About Eating Richly:
Eating Richly Even When You’re Broke is the lovechild of a frugal foodie (that’s me Diana Johnson!), and a wonderful web implementer (my handsome hubby Eric Johnson). In our first year of marriage we made only $13,000. With just $100 budgeted each month for food, we still managed to eat foods rich in nutrition and flavor without feeling limited by finances. Year after year, through job changes and growing our family, we continue to learn about healthy eating on a budget.
Our desire is to help everyone learn from our experiences, and get comfortable in the kitchen creating healthy, affordable recipes. The recipes on Eating Richly Even When You’re Broke are fast and simple to make, with easy to find ingredients. We also feature a lot of super cute kid snacks and meals gathered from my years of nannying, teaching kid cooking classes, and creating snacks for our own children.
Diana Johnson is a professional recipe developer, food photographer, freelance writer and cooking instructor. Her passion for cooking started at age 2 when she would put random items in the oven to see what came out edible. Fortunately, her mother saw this as promising and encouraged Diana to help in daily meal preparations as well as creating menus for a variety of parties.
But at age 20, after losing her job, Diana had just $1-2 a day for food and began the fast food diet, eating off of the dollar menu. After a year of unhealthy eating she began to discover the art of cooking with very little money, and started taking her $7-10 a week to the grocery store. You can learn more about Diana’s journey in her post “How I Learned To Cook With No Money”.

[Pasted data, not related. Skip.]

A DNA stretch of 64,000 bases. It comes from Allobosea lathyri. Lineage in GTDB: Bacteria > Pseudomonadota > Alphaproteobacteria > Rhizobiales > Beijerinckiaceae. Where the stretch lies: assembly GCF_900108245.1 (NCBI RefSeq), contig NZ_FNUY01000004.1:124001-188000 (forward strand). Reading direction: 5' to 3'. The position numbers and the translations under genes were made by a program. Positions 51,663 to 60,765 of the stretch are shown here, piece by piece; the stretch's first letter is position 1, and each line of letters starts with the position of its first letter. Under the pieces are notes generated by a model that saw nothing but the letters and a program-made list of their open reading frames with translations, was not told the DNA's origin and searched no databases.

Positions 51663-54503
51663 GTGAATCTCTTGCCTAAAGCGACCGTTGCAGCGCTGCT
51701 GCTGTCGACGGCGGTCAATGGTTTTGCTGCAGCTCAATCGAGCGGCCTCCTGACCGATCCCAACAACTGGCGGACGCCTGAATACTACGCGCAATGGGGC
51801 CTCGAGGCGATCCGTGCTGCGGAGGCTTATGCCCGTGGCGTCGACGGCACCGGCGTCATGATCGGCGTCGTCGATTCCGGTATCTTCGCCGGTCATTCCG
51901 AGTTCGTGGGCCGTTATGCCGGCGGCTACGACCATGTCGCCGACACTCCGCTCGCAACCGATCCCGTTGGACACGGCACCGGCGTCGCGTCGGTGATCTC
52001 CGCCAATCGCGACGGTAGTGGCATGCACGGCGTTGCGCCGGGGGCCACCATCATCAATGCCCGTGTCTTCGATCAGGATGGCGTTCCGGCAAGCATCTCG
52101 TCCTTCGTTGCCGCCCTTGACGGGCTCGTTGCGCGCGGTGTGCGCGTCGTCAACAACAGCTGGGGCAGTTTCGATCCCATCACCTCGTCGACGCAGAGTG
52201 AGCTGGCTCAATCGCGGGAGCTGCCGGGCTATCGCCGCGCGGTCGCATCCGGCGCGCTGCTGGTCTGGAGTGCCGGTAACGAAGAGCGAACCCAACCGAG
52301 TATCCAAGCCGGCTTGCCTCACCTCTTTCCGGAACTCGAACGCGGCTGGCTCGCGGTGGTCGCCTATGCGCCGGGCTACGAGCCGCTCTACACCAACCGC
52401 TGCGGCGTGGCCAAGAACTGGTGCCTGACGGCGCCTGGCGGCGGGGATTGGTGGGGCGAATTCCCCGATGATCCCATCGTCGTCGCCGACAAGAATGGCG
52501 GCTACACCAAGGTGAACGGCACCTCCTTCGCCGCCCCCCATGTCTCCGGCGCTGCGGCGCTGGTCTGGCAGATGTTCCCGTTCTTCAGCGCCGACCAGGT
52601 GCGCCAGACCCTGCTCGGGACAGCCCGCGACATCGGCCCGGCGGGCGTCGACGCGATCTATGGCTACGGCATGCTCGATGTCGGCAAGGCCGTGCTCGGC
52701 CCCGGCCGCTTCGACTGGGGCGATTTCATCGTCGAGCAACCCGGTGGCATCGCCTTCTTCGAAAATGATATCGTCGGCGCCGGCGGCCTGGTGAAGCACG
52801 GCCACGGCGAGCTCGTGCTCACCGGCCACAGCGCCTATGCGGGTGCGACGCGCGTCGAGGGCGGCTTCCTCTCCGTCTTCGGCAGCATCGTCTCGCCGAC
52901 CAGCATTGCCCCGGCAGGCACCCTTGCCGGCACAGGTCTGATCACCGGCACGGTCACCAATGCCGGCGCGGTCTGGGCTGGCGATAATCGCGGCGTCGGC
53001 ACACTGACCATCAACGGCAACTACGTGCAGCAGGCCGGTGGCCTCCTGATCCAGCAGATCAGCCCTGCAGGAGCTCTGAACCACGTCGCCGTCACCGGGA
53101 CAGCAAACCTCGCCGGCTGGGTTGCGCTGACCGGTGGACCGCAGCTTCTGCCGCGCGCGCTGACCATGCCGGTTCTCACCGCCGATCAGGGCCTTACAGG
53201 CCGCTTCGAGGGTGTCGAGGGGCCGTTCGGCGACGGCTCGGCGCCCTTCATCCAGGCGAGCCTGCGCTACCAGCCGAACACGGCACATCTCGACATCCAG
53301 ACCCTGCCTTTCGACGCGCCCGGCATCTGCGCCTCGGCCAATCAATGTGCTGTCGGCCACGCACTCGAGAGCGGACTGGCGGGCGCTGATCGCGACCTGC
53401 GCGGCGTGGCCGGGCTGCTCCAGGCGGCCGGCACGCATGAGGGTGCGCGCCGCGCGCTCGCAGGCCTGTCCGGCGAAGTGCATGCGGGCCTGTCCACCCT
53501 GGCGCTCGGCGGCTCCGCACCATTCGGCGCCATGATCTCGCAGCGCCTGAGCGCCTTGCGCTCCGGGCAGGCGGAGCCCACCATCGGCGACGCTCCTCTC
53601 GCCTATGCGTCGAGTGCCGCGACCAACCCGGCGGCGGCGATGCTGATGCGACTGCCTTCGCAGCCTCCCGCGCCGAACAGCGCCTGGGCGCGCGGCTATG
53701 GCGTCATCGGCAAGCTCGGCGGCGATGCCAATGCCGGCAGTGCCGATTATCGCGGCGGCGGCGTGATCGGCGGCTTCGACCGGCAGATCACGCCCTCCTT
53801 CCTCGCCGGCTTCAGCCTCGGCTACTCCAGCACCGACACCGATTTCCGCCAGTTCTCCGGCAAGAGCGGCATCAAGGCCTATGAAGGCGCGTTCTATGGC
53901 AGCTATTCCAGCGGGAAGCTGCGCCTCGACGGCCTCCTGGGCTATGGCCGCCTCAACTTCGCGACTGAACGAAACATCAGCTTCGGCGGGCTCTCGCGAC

In June of 2010, Diana started the Healthy Cooking on a Tight Budget program to teach low income families how to eat healthy on very little money. The program runs seasonally at the Auburn Valley YMCA, and Diana also teaches classes at various non-profits and community groups in her area.
Diana is very active in her community, connecting with several organizations and groups on missions such as getting urban farm animals allowed in city limits, moving healthy food into convenience stores, and connecting small farm owners to local businesses. She is also an advocate with Feeding America, the largest hunger relief organization in America, and a member of the South King County Food Access Working Group.
Diana LOVES to talk about food and has spoken at several conferences including BlogHer Food 2010, 2012, and 2014 and Blog Her 2011. Her goal when speaking is to inspire and encourage others to find their passions and to realize that healthy food can be accessible to everyone.
About Eric Johnson:
Eric Johnson is a web-implementer and videographer. He has created several websites and is the computer genius behind the webpage for Eating Richly, but his greatest passion is telling stories through video.
Eric has filmed several weddings and other special events, as well as creating promotional videos for various clients and groups. He is the Web, Video, and Multimedia specialist at Grace Community Church.
Eric is also very active in his community, mentoring college, high school and middle school boys and encouraging bike riders of all ages to wear helmets. He also makes a great sous chef both at home and during cooking classes.